The Land of Fraud


I was asked to translate this article for everyone. 사기의 나라

"I love you"… `` The Land of Fraud ''

Money Today
By Lee Jae Eun

From trade scams to romance scams

We will tell various stories from all over the world in the era of globalization. We have fun with international politics and the history and culture of each country to find out what we are curious about or what we wonder about each country.

"Baby, now I want to live in Korea. I'll send a reward received while sending US troops, please send me the shipping charges."

"I'll call the hotel in advance and pay the accommodation and stay with my credit card. Please stay separately."

On February 2, the Seoul National Police Agency's International Criminal Investigation Division arrested seven people, including Nigerian A (40), for fraud, including fraud under the Specific Economic Crime Weighted Punishment Act. They have been accused of accessing Koreans through Facebook and KakaoTalk for about a year from August 2017 to June last year and intercepting about 1.4 billion won (including fraud under the Specific Economic Crime Weighted Punishment Act).

This scam is called a romance scam. Romance scam is a combination of romance and new scam types. It uses social networking services (SNS) to trick people into trusting them and asking for money in various names.

Most romance scams occur mainly in middle-aged people, using the psychology of loneliness where they want to belong, and they are rooted in an international criminal organization that is the scam network. The SCAM Network is headquartered in Nigeria, West Africa, and operates in Korea, China and Hong Kong. Nigeria is an English-speaking country and has become a major target for crime, with an increasing number of English-speaking people in Korea.

Although romance scams are new, this form of fraud is not new. Already the world is accustomed to scams in Nigeria. Terms such as Nigerian fraud or Nigerian letters and Nigeria 419 are registered in dictionaries around the world.

Nigeria Fraud (Advanced Fee Fraud, AFF) is a scam that spread in the 1990s when the Internet evolved, delivering fraudulent messages to businesses and individuals through letters, faxes, and emails in English. It's a way to get money back.

It usually contains the following information, but everyone should have received an email like this at least once. "I'm a very wealthy politician and heir, and I have to move the slush money out of the eyes of the government. But the scrutiny is overwhelming, and if we use our own hands, we're going to get caught. If you read this mail you can help us we will pay for it, we'll pay for some of our legacy. "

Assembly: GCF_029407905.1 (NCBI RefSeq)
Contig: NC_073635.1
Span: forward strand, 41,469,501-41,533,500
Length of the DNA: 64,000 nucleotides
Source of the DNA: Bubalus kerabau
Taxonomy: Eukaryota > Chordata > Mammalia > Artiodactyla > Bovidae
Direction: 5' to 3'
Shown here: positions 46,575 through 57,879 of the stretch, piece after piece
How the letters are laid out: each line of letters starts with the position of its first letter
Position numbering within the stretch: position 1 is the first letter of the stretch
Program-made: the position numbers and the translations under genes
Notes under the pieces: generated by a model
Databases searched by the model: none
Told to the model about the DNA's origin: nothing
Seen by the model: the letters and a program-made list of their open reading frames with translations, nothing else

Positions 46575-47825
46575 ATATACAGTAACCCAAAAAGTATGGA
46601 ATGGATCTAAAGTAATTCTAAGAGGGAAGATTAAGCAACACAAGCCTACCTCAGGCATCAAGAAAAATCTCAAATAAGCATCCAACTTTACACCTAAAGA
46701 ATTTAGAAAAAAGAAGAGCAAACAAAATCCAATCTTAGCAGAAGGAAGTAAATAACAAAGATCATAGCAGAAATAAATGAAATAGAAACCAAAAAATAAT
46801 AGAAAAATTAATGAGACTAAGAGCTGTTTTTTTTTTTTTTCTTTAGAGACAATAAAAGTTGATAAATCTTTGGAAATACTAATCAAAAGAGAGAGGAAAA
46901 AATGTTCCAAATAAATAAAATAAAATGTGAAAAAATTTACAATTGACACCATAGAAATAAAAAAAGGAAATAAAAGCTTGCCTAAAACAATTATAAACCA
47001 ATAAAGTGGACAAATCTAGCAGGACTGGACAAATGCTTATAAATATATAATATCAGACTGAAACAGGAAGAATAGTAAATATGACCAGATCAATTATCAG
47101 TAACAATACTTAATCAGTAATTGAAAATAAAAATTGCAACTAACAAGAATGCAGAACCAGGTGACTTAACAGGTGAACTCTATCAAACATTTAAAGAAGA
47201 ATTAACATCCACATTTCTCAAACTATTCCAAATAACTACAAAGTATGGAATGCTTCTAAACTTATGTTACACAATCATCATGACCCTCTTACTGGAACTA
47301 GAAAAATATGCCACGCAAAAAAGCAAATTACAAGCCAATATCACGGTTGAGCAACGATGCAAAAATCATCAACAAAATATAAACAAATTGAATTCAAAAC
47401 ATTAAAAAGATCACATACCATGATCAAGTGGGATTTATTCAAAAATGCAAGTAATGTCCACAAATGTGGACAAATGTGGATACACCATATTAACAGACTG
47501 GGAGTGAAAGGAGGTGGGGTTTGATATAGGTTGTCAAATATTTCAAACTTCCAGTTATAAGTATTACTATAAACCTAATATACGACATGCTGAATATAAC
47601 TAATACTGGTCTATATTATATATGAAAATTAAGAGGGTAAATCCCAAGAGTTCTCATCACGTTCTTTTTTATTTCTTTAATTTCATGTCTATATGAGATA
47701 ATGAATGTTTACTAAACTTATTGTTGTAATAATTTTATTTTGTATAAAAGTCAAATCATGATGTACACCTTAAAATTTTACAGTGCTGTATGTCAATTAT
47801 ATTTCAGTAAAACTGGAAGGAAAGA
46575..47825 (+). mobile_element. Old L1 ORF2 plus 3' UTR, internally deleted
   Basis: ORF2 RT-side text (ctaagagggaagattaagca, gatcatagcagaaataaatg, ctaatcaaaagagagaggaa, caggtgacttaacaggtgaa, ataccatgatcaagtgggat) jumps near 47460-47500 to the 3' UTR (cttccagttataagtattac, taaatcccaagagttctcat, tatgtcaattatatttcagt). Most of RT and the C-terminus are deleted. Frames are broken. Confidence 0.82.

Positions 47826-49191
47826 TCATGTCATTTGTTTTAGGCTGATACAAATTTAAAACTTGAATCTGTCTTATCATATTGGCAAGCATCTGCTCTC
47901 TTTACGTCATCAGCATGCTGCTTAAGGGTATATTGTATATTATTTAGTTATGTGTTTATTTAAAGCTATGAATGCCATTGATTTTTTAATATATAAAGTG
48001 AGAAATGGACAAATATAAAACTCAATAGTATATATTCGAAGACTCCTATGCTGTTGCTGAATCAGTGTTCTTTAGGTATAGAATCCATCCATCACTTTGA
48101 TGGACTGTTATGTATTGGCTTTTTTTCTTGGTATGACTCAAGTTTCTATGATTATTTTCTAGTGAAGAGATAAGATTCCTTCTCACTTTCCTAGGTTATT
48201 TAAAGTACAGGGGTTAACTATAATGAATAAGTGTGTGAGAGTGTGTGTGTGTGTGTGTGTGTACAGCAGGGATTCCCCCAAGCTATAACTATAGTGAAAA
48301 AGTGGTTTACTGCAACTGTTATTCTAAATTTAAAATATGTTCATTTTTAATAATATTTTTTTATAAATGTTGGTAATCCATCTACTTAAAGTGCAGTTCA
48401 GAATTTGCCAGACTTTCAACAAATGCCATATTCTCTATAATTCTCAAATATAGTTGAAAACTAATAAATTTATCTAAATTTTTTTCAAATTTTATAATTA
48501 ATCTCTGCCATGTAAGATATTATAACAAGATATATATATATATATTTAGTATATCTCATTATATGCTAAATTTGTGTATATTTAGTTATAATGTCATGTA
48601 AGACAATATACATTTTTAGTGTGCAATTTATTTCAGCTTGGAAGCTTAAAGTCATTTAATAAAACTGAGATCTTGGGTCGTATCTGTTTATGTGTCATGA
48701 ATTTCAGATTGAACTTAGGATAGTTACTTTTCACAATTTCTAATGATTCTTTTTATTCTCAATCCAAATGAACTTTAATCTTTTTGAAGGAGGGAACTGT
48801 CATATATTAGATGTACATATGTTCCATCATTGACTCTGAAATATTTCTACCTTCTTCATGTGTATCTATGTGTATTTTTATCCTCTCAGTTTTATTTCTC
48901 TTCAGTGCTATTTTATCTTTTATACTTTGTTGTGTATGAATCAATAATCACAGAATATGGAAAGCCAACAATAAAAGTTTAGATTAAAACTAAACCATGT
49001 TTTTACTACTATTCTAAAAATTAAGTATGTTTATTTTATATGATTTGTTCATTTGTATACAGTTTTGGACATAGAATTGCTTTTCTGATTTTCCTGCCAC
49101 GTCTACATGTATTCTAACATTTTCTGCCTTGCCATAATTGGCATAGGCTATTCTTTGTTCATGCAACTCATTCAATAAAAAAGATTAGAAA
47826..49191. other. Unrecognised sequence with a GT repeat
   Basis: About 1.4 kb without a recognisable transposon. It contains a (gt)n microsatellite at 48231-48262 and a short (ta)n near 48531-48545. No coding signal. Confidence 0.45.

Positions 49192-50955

Trade fraud is done in a similar way. It is a way to take money in various ways after pretending to be a central bank (the Central Bank of Nigeria) or an oil development corporation (the Nigerian National Petroleum Corporation) executive and paying a considerable fee for managing and laundering underground or illegal funds.

In addition, a kind of 'fake order' was frequently made as a method of trade fraud. After presenting a high purchase price and initially offering a good payment method such as advance remittance, then in the middle of this, if you send a bill of lading after shipment of the goods, payment is made by telegraphic transfer. After changing the payment method, he will only steal the goods without paying the price. It was also frequently used for credit fraud (forgery of credit) or for selling samples to other markets without actual transactions after demanding large samples of goods.

As Nigeria's fraud spread indiscriminately, embassies and authorities around the country have issued a warning about 419 and have launched a massive crackdown. The US Federal Bureau of Investigation (FBI) homepage also contains warnings for caution with the terms 'Nigeria Letter' and 'Nigeria 419'.

419 refers to Article 419 of the Nigerian Penal Code. Article 419 of the Penal Code of Nigeria is a penal code section that mentions fraud in Nigeria, an amendment to AFF and other fraudulent offenses that was amended and expanded on the entry into force of Presidential Decree No. 13 in April 1995. The United States named Nigeria fraud in 1992 and has since been referred to as '419 fraud' and 'Nigeria 419'.

In the late 1990s, damage cases also continued in Korea. Especially in late 1997, when the whole country was overturned by the IMF financial crisis, there was a scam of fraud. A company in a difficult economic situation hoped for a large quantity of import orders. At that time, Nigeria 419 was not well known in Korea.